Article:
“Voyage of the Pequod” map (1956) (via laphamsquarterly)
Two mentions of Herman Melville in David Markson’s Vanishing Point
David Markson’s copy of Edwin Haviland Miller’s Melville, on which he placed a check in the margin next to information about Melville’s death. (via readingmarksonreading)
"The size of a whale"
Chapter 23, The Lee Shore
Some chapters back, one Bulkington was spoken of, a tall, newlanded mariner, encountered in New Bedford at the inn.
When on that shivering winter’s night, the Pequod thrust her vindictive bows into the cold malicious waves, who should I see standing at her helm but Bulkington! I looked with sympathetic awe and fearfulness upon the man, who in mid-winter just landed from a four years’ dangerous voyage, could so unrestingly push off again for still another tempestuous term. The land seemed scorching to his feet. Wonderfullest things are ever the unmentionable; deep memories yield no epitaphs; this six-inch chapter is the stoneless grave of Bulkington. Let me only say that it fared with him as with the storm-tossed ship, that miserably drives along the leeward land. The port would fain give succor; the port is pitiful; in the port is safety, comfort, hearthstone, supper, warm blankets, friends, all that’s kind to our mortalities. But in that gale, the port, the land, is that ship’s direst jeopardy; she must fly all hospitality; one touch of land, though it but graze the keel, would make her shudder through and through. With all her might she crowds all sail off shore; in so doing, fights ‘gainst the very winds that fain would blow her homeward; seeks all the lashed sea’s landlessness again; for refuge’s sake forlornly rushing into peril; her only friend her bitterest foe!
Know ye now, Bulkington? Glimpses do ye seem to see of that mortally intolerable truth; that all deep, earnest thinking is but the intrepid effort of the soul to keep the open independence of her sea; while the wildest winds of heaven and earth conspire to cast her on the treacherous, slavish shore?
But as in landlessness alone resides highest truth, shoreless, indefinite as God—so, better is it to perish in that howling infinite, than be ingloriously dashed upon the lee, even if that were safety! For worm-like, then, oh! who would craven crawl to land! Terrors of the terrible! is all this agony so vain? Take heart, take heart, O Bulkington! Bear thee grimly, demigod! Up from the spray of thy ocean-perishing—straight up, leaps thy apotheosis!
[Read by Paul Bonaventura for the Moby-Dick Big Read.]
Melville on my mind. And on my walls.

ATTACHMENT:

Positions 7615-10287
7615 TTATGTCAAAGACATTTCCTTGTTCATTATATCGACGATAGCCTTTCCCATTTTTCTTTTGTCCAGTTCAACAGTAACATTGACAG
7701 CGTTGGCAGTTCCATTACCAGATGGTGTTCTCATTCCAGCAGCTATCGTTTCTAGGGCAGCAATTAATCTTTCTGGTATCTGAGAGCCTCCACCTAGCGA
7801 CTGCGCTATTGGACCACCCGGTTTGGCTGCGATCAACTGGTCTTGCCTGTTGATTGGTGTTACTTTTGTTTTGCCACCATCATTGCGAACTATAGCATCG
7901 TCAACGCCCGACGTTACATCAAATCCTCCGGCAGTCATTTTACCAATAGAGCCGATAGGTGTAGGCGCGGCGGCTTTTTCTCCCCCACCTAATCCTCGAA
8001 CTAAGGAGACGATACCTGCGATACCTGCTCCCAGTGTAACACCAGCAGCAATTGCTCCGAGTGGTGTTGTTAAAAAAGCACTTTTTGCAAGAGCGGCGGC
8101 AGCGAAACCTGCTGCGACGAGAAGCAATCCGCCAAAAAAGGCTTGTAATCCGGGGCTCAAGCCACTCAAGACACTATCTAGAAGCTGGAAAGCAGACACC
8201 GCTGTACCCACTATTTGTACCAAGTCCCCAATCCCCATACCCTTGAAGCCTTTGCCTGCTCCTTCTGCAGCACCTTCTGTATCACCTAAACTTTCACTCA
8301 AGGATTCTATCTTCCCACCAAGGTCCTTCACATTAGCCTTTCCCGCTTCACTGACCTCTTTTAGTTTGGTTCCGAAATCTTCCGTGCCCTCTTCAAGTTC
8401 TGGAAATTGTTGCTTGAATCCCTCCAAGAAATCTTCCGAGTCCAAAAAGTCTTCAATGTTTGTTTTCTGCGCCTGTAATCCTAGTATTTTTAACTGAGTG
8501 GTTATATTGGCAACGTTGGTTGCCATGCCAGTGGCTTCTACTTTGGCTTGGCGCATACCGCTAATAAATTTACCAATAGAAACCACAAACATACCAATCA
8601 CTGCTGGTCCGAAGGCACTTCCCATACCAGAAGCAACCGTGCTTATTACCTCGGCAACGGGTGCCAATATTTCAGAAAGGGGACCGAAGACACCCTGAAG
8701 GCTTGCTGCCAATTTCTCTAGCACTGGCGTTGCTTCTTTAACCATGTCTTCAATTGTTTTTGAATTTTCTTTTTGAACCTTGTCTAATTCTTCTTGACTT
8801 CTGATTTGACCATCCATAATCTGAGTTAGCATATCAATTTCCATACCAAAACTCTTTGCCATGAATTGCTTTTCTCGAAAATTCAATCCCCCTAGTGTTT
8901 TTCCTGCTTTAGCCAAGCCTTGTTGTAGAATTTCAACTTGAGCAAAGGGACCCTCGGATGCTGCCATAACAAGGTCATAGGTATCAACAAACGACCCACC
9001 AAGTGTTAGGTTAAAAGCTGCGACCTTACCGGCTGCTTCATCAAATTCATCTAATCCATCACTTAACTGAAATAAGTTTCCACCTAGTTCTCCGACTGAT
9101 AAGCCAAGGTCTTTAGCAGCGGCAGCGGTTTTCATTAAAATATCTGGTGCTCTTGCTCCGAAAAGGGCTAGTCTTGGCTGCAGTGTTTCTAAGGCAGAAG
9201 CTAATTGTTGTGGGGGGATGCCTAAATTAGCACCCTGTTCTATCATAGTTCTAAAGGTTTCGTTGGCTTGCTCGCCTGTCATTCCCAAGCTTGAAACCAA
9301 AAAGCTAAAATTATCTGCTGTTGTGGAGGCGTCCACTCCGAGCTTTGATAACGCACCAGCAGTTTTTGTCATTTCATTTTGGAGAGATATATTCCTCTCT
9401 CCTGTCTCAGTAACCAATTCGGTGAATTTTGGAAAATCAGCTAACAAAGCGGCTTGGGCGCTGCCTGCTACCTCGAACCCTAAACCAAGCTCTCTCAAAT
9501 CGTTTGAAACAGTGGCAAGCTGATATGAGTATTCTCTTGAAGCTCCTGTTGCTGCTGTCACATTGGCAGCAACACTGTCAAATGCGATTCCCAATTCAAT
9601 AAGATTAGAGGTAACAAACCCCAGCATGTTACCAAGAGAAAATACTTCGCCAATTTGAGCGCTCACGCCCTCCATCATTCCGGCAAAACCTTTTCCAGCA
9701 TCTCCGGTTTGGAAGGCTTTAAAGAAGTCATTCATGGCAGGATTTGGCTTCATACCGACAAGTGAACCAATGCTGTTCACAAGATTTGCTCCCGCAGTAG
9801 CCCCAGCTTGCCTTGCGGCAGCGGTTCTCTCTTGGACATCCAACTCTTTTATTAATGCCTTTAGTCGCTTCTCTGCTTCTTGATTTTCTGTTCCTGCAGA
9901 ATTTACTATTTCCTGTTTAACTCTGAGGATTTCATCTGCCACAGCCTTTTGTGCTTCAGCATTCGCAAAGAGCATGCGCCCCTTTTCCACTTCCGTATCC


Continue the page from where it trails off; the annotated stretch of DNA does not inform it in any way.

"The air around suddenly vibrated and tingled, as it were, like the air over intensely heated plates of iron. Beneath this atmospheric waving and curling, and partially beneath a thin layer of water, also, the whales were swimming."
Whenever I find myself growing grim about the mouth; whenever it is a damp, drizzly November in my soul; whenever I find myself involuntarily pausing before coffin warehouses, and bringing up the rear of every funeral I meet; and especially whenever my hypos get such an upper hand of me, that it requires a strong moral principle to prevent me from deliberately stepping into the street, and methodically knocking people’s hats off- then, I account it high time to get to sea as soon as I can.Herman Melville, Moby-Dick (via kelsfjord)
We’re never told which of Ahab’s legs is missing.
A page from a notebook:
"Solidity is but a crust," a line from Melville
(We don’t read Moby-Dick to get to know Ishmael—)
The theme of the isolated individual “haunted the most sensitive minds of Melville’s century… and it still hovers above the 20th century, a restless and unlaid ghost.”
"True philosophy has never consisted in probing all problems, but often on the contrary eluding them. We are skirting an abyss: beware of vertigo." — Edmund Scherer
"It is not human beings I like, but what devours them." — Andre Gide
My Norths are laid away in books.
How writing is like those ships lured by the promise of—or dependent upon the existence of—false lands. How many suppositions lead men deeper into the icy wastes? (The magical invocation of names.) Nordenskjold’s forays into the mysterious heart of Greenland were based on the presumption of green pastures in the country located past the ice.
"The life of tragic heroes is not good; it is misguided, unnecessary, and absurd." — George Santayana
(image via: yochanah)
Book! you lie there; the fact is, you books must know your places. You’ll do to give us the bare words and facts, but we come in to supply the thoughts. That’s my small experience, so far as the Massachusetts calendar, and Bowditch’s navigator, and Daboll’s arithmetic go. Signs and wonders, eh? Pity if there is nothing wonderful in signs, and significant in wonders!Herman Melville, Moby-Dick (via littletoboggans)
For whatever is truly wondrous and fearful in man, never yet was put into words or books.Herman Melville, born today in 1819
Would now the wind but had a body; but all the things that most exasperate and outrage mortal man, all these things are bodiless, but only bodiless as objects, not as agents. There’s a most special, a most cunning, oh, a most malicious difference!Herman Melville, Moby-Dick (via littletoboggans)